Two Westfield girls are working hard to impact the lives of two sick local girls. Olivia Johnson, 10, and Peighton Isley, 9, are hosting a fundraiser called the H&M Event to benefit Henley Romine of Westfield, 3, and Morgan Oisten of Noblesville, 4.
For the last two summers, Olivia and Peighton have had a lemonade stand in the neighborhood and have donated the money to Morgan and Henley.
“They wanted to do something bigger and reach more people,” said Emily Johnson, Olivia’s mother.
Olivia and Peighton said as these two little girls are fighting to improve their health, they are having this fundraiser to help their families with the medical costs and to raise awareness for their illnesses. On Friday, the H&M event will feature a scavenger hunt around the Oak Manor neighborhood in Westfield along with a 1-mile walk and a 2-mile run on the trail.
The event, stationed at the Oak Manor Clubhouse and Pool parking lot, kicks off at 5 p.m. with the scavenger hunt check-in, the race will begin at 5:15 p.m. The run/walk check-in begins at 5:45 p.m. followed by the start at 6 p.m.
Costs are $5 per person or $10 a family for the scavenger hunt or run/walk with all proceeds donated to NOMID Alliance and the family of Henley Hazel Romine. A barbecue pork sandwich dinner will be provided to all participants by Stuart’s Steakhouse. The girls’ famous lemonade stand and a craft table will be available as well.
“It takes one or two people like them to make a difference,” said Peighton’s mother, Kelly Isley. “They’ve found their passion. They’ve got big hearts.”
Morgan has Neonatal Onset Multisystem Inflammatory Disease, a rare disease that only occurs in one in a million people. She was diagnosed at 8 months old (second youngest ever) and started an injection of medicine called Kineret at 10 months to help with the increased spinal fluid and many other things going on inside her body.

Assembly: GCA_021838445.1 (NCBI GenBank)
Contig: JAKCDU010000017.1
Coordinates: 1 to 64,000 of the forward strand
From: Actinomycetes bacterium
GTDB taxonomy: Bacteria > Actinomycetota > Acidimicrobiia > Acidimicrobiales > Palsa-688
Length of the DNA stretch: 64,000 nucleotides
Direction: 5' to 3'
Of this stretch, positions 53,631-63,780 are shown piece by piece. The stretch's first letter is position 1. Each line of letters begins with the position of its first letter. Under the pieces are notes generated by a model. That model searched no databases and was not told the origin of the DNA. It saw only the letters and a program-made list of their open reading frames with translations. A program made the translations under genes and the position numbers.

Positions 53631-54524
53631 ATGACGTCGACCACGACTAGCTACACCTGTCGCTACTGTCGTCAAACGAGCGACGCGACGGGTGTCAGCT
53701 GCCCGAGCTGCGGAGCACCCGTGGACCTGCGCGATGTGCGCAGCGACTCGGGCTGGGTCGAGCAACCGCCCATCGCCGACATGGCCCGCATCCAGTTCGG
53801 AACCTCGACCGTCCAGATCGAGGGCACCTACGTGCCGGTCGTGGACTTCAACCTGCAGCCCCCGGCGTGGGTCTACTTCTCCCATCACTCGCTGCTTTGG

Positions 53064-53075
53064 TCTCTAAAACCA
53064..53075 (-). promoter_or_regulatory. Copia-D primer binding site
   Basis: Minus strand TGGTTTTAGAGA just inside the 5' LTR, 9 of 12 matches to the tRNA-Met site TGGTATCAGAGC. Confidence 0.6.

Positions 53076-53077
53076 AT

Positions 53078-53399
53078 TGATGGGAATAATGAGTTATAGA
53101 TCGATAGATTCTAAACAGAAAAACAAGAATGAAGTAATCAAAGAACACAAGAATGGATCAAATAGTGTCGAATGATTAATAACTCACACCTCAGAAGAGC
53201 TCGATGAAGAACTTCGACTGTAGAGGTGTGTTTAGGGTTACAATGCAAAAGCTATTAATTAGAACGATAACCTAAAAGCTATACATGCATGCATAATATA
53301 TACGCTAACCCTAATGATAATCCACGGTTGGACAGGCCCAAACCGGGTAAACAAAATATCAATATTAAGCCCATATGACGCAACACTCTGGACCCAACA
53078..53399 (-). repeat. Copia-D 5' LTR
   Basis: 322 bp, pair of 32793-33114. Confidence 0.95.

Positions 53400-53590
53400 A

Mike Oisten said there is only one other person in Indiana who also has the same disease as his daughter. NOMID can cause many horrible side effects or even death if not treated properly.
“We go to the National Institutes of Health for research and development twice a year as the discovery of the disease is not very old and they are still pecking away as to what/where/why and how this happens,” he said.
Henley was diagnosed with stage IV high risk Neuroblastoma in August 2010.
“She was 18 months old at the time. She had a very small percentage chance of survival. She is now three and a half and has had intensive treatments,” said Grant Romine, Henley’s father. “We have had three relapses, spent over a year traveling (nearly living) to New York and are currently treating brain tumors through a trial in Grand Rapids, Mich. We aren’t sure what tomorrow will bring so that’s why we take it one day at a time, trusting God and bee-lieving in Henley.”
For more information, contact Kelly Isley at 523-5634 or Emily Johnson at 376-9035.